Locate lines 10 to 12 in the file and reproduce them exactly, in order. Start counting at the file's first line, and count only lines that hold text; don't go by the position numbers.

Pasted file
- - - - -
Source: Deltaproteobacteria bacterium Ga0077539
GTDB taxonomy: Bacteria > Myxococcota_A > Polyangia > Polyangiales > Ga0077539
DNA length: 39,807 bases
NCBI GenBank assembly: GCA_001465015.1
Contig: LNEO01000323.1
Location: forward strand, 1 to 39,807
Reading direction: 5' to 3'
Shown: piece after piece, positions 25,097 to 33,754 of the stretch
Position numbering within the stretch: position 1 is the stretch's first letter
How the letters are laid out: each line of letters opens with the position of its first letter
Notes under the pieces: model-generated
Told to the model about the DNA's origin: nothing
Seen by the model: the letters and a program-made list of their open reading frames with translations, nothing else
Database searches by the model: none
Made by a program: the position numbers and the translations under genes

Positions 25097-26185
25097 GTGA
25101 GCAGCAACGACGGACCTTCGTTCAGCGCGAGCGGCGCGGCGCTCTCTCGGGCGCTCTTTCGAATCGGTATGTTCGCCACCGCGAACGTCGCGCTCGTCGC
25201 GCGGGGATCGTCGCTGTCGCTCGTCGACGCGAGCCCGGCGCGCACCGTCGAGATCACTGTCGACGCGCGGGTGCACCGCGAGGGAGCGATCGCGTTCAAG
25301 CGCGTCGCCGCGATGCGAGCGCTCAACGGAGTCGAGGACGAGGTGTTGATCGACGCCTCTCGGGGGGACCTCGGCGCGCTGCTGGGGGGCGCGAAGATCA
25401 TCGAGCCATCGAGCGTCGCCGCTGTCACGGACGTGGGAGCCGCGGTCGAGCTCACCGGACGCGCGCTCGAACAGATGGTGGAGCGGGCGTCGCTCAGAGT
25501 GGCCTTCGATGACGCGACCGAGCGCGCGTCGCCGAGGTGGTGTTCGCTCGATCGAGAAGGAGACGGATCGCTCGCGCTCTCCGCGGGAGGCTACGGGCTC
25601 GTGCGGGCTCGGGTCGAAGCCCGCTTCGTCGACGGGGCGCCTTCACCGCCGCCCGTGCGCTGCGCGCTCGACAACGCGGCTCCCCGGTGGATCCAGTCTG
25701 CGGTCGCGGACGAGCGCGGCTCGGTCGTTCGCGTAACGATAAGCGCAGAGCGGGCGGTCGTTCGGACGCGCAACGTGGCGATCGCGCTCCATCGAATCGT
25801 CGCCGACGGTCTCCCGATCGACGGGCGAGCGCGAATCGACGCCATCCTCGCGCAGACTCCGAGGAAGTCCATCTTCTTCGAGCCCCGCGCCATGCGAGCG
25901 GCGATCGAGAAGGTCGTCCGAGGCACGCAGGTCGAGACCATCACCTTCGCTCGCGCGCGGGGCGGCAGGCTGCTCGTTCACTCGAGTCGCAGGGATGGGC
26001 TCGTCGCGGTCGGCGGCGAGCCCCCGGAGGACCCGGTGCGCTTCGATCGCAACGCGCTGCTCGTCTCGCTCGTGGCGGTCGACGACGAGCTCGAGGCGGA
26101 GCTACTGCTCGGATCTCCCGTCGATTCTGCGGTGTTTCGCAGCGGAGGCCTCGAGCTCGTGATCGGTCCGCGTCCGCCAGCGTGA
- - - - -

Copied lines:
How the letters are laid out: each line of letters opens with the position of its first letter
Notes under the pieces: model-generated
Told to the model about the DNA's origin: nothing